Intel Sets Sight on Clouds for All
Intel has made it clear that one of its strategic priorities is to unleash tens of thousands of clouds that can be fired up in about hour. While it may still be a while before that actually occurs, Intel is pouring millions of dollars into a Clouds for All initiative to try and make that happen sooner than later.
Speaking at an OpenStack Silicon Valley event this week, Diane Bryant, senior vice president and general manager of the Data Center Group at Intel, noted that while the number of workloads running in public clouds is increasing exponentially, private cloud computing deployments by internal IT organizations has simply stalled. In fact, Bryant said a generous assessment would suggest that only about 10 percent of internal IT organizations have been able to stand up a private cloud in a production environment.
Bryant said impediments to the rolling out of private clouds include security, version control, integration complexity, need for schedulers that span virtual machines and containers, and the fact that management platforms such as OpenStack don’t scale up or out across a hybrid cloud computing environment.
To address all those issues Intel has been pouring money into various alliances; including moving earlier this week to invest $100 million in Mirantis, a provider of a distribution of OpenStack, and setting up an OpenStack Innovation Center with Rackspace that consists of thousands of nodes that can be used to test OpenStack technologies at scale.
The end goal, said Bryant, is to bring hyperscale-level IT efficiencies to the masses by eliminating all the limiters to deploying a cloud environment. For Intel that’s critical because clouds are a deployment model that make the most use of multicore processors in servers. As those multicore processors continue to evolve, Intel will make use of different types of cores on the same processor to optimize the performance of specific types of workloads running in the clouds. For example, applications may run on top of a traditional Xeon processor core, while the algorithms attached to OpenStack or Kubernetes management frameworks are optimized within a field programmable gate array.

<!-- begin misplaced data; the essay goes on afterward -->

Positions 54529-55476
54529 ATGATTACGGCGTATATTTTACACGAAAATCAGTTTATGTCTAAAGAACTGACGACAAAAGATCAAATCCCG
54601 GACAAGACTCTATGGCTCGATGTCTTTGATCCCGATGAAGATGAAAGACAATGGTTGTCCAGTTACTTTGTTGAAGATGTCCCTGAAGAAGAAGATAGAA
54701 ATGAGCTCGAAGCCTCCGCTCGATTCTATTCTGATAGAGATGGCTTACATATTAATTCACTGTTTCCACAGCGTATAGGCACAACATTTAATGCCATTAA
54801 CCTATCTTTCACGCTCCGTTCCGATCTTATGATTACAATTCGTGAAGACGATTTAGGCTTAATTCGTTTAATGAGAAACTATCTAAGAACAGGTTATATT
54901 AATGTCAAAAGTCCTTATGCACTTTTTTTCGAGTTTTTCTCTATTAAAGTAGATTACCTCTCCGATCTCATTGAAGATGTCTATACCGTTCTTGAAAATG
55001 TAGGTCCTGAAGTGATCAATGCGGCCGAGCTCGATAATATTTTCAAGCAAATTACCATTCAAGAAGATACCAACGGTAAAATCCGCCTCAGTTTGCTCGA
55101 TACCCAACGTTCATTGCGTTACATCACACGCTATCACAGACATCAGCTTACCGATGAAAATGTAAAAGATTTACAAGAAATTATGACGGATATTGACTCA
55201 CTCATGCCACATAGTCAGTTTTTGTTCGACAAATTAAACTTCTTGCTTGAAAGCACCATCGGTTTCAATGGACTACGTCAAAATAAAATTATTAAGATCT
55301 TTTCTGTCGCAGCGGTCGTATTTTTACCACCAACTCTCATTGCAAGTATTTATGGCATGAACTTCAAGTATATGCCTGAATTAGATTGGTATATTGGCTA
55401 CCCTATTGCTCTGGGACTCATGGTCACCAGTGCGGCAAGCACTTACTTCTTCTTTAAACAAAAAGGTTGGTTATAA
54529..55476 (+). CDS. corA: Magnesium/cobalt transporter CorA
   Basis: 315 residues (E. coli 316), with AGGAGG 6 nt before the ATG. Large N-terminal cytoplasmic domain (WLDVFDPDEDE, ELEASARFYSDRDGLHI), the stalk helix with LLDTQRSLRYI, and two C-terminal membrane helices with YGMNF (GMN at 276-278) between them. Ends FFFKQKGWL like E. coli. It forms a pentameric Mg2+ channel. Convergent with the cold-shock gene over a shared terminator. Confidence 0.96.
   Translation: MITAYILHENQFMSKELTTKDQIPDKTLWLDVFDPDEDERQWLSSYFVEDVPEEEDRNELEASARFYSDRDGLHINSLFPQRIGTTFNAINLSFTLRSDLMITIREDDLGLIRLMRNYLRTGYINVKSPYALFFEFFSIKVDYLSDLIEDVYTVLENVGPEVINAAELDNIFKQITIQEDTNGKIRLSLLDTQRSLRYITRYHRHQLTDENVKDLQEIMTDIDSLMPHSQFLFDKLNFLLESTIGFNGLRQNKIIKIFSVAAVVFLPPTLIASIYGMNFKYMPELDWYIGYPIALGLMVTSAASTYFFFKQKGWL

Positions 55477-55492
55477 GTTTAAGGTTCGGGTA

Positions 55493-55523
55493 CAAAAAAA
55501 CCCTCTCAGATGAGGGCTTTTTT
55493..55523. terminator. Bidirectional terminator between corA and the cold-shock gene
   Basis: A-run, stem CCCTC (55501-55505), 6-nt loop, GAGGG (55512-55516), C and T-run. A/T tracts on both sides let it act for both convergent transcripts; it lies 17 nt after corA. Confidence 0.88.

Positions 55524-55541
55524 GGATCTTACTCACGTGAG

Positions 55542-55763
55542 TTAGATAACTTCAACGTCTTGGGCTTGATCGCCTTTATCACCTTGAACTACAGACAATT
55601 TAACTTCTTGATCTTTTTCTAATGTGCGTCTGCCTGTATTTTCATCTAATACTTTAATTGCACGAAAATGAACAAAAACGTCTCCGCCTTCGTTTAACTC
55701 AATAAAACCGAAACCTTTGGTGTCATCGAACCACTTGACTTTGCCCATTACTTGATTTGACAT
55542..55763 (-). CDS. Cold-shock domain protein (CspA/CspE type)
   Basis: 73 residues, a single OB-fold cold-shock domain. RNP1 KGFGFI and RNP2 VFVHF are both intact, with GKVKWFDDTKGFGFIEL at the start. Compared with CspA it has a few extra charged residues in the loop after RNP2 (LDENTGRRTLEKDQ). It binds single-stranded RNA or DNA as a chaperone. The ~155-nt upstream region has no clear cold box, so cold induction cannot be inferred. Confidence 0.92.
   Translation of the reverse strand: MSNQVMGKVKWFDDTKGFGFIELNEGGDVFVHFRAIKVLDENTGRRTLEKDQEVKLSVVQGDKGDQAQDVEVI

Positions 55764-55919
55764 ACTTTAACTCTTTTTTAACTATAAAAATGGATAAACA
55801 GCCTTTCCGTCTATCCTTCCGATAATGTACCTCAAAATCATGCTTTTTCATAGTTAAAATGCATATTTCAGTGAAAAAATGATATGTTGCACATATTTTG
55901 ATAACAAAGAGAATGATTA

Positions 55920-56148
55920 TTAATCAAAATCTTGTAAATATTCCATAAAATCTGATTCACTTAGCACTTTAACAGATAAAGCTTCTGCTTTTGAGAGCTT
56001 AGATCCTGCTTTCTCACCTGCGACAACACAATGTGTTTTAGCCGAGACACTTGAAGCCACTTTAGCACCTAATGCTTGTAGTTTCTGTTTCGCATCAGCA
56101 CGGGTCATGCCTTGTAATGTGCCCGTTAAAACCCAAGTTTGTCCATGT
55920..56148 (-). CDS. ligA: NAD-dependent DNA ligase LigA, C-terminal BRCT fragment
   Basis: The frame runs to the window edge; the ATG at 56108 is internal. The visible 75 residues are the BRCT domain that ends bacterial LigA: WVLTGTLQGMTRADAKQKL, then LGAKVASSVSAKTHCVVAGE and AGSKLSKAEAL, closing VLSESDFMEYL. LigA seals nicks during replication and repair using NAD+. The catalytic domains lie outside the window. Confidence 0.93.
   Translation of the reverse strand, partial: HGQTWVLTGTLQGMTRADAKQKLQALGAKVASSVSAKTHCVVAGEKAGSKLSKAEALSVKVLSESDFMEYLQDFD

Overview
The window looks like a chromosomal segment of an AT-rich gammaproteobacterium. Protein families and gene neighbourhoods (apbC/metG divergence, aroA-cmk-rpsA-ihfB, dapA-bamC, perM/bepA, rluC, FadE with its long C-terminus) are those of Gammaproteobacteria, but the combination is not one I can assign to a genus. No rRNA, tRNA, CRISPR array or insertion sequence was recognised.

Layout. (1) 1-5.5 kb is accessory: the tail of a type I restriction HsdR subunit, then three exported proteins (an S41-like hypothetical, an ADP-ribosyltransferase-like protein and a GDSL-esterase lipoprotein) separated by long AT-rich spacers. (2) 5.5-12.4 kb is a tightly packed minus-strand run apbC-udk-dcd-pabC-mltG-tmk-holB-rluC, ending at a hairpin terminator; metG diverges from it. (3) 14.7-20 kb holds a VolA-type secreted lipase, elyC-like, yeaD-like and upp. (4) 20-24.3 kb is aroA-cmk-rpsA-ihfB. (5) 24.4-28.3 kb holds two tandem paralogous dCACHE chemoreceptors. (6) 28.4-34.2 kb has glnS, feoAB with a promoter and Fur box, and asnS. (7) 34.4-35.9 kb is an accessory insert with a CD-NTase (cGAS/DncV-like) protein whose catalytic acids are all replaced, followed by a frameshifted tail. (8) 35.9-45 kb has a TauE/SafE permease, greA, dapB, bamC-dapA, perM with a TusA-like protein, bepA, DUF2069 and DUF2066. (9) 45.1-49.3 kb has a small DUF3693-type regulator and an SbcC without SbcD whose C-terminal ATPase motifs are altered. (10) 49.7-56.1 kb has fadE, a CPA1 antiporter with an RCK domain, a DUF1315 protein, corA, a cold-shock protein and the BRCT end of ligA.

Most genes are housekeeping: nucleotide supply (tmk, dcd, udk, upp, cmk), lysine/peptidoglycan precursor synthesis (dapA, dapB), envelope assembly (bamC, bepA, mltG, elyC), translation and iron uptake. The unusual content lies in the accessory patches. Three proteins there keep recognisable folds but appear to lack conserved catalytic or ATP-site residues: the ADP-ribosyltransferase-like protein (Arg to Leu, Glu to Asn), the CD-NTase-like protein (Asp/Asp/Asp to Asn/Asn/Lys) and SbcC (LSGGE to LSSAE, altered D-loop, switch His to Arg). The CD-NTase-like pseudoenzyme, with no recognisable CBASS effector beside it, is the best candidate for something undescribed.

For solution providers the key message emanating from Intel is one of patience. Intel clearly has a vested interest in making sure that that primary distribution point for its server technologies does not wind up being a narrow band of hyperscale service providers such as Amazon Web Services (AWS). The challenge is that in the absence of hundreds of thousands of engineers to throw at standing up and then maintaining private clouds running inside thousands of data centers, it will still be a while before the Intel Clouds for All initiative bears fruit in terms of making private cloud computing as simple as it needs to be for solution providers and their customers to actually succeed.